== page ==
I love my new computer. I trust it. It’s faster. Everyone remarks at the clarity of the picture when I video chat. I cleared my desk yesterday afternoon. When I came to sit down and write this post, it was to a clean open space. The shiny wood surface looked mighty fine to me—in order (my two favourite words). And the familiar sound of the legs of my chair scraping along the floor was like a drug rush. I was in my happy place—my very happy place—when I am at my desk.
Well, I’m now invited to board meetings of the Foundation (clinic). I’m attending as a non-voting member and I’m invited to the next two meetings, at which point I am to decide if I will stand for election to the board, or if I will just continue as a committee member.
I think the Foundation has done a great job of designing a recruitment process. I responded to their ad in the paper for volunteers, listing skills that they were seeking. I was asked onto one committee, and then another, and now I do a trial run of board meetings. It’s been an excellent ride.
After my very first meeting, I was on the treadmill. I got several assignments and started writing. It has never stopped. And I’ve had an education into their culture, picked up nomenclature, met people, felt pride, fulfilled, and valued. I’m not feeling terribly keen to be a board member, so the trial run may be very helpful for me.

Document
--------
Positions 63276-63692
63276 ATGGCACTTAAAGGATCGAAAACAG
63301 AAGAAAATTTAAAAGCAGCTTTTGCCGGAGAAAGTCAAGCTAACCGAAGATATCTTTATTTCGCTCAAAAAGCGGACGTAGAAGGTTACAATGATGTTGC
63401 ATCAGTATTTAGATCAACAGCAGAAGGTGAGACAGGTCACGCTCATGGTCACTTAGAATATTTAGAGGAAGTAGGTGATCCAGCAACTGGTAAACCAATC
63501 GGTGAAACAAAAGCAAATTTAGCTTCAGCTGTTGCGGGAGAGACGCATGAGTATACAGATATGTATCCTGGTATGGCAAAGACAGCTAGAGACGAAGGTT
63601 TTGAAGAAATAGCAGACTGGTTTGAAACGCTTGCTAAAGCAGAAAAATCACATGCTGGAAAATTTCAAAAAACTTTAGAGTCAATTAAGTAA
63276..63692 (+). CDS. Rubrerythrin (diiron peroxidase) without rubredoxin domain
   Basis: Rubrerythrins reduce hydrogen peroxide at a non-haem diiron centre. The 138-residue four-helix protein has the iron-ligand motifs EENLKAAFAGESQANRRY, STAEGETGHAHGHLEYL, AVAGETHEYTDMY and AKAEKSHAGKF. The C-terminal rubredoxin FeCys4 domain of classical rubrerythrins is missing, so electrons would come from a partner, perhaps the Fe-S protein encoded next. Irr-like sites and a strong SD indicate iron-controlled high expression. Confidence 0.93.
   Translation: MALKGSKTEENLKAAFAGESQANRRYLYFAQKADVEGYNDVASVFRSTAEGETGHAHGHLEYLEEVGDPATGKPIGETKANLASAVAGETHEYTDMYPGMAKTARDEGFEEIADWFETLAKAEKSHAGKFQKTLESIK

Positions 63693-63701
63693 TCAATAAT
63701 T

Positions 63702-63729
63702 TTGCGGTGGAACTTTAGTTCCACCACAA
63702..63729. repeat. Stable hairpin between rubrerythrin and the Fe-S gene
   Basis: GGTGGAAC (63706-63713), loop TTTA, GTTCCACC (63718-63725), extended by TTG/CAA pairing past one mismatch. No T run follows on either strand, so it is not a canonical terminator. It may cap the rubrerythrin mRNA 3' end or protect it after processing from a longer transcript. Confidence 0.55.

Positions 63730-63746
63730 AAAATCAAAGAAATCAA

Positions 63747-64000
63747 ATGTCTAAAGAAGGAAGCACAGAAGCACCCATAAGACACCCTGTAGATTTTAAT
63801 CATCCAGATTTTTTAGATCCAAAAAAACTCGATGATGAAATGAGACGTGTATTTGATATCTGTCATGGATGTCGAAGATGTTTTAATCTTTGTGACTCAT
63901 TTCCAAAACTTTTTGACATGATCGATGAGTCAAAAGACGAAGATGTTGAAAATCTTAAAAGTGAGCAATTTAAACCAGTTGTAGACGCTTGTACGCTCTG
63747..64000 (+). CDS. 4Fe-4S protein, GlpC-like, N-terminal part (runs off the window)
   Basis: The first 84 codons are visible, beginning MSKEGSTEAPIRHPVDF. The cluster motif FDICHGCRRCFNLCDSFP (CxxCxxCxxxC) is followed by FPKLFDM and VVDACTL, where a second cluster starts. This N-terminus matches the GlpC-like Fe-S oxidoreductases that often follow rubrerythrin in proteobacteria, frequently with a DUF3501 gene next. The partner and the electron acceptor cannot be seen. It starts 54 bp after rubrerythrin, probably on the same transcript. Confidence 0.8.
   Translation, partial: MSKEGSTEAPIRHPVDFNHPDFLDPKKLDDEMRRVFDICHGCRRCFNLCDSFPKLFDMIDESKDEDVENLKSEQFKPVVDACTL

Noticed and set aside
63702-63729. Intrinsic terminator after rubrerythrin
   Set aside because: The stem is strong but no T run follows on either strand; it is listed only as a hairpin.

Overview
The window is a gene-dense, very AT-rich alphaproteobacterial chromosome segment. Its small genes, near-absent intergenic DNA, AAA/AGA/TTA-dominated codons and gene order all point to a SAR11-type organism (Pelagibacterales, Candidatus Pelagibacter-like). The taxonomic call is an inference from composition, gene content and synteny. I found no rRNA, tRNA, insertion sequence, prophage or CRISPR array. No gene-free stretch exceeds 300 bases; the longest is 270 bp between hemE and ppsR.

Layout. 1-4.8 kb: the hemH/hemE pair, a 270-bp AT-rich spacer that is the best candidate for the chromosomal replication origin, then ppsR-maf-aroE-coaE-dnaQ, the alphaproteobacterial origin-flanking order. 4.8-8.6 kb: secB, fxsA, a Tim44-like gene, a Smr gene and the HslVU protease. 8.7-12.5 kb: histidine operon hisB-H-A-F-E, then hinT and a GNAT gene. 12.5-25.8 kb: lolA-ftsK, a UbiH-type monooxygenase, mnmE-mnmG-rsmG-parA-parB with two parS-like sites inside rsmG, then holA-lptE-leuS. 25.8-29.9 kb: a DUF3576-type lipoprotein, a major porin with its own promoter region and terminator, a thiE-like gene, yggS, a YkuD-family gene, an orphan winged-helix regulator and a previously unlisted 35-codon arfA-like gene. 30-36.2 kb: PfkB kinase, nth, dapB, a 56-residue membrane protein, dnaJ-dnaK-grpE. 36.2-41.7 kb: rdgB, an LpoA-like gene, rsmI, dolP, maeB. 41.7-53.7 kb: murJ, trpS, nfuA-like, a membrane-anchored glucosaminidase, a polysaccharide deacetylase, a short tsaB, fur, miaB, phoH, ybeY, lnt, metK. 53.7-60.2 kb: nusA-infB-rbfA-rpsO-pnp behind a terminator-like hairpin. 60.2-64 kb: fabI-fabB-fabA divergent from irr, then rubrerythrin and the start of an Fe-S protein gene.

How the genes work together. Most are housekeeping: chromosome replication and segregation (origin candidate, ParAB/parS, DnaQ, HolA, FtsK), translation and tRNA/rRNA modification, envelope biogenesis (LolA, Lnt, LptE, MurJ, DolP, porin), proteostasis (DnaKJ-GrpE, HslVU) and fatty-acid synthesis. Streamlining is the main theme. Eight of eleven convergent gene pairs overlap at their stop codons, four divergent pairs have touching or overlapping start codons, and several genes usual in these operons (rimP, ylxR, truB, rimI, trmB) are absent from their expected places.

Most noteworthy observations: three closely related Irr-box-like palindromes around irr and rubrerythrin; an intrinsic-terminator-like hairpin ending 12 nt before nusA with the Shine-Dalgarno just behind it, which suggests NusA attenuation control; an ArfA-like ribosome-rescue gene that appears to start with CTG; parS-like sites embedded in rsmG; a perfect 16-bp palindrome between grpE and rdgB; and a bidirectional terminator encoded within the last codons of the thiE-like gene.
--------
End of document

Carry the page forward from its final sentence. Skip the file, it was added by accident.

The truth is, I’m scared to join, and that’s all due to my speech. I have no doubt that they will respect me and welcome me. Knowing that doesn’t allay my fears. The first meeting is soon—maybe ten days. I feel close to despair when I think about being in the meeting. I have time to plan. I’ll have a short, to the point, message ready to paste into the chat box of the Zoom call.
The BIG problem for me, as always, is not knowing how good or bad my speech is going to be until it’s happening. One-to-ten scale: 8.5. Ten is completely mute. This morning, I could barely talk to the people I see and know most here: my dog walking pals. We function like a support group—at least for me they do.
I’ll try to speak when asked to. I’ve no plans to speak unless asked. Fuck. They’re going to ask me to introduce myself, I just know it. Only stutterers know that saying our name is one of the hardest things we’re asked to do.
I can honestly say that I know I can do it. People are nice to me, always. I’ve written often that I trigger a lot of kindness in others with my symptoms. Knowing that, gives me the strength I need to click on my mouse and Zoom in. The Gabriola Community Fall Fair is on Sunday. I’m going to go. I’m taking the cards that explain my speech.
Fear has become a big part of my life since my modest, non-dramatic breakdown. It dominates my dreams. Right now, I want to fall off a cruise ship and wash up on an island of deaf people.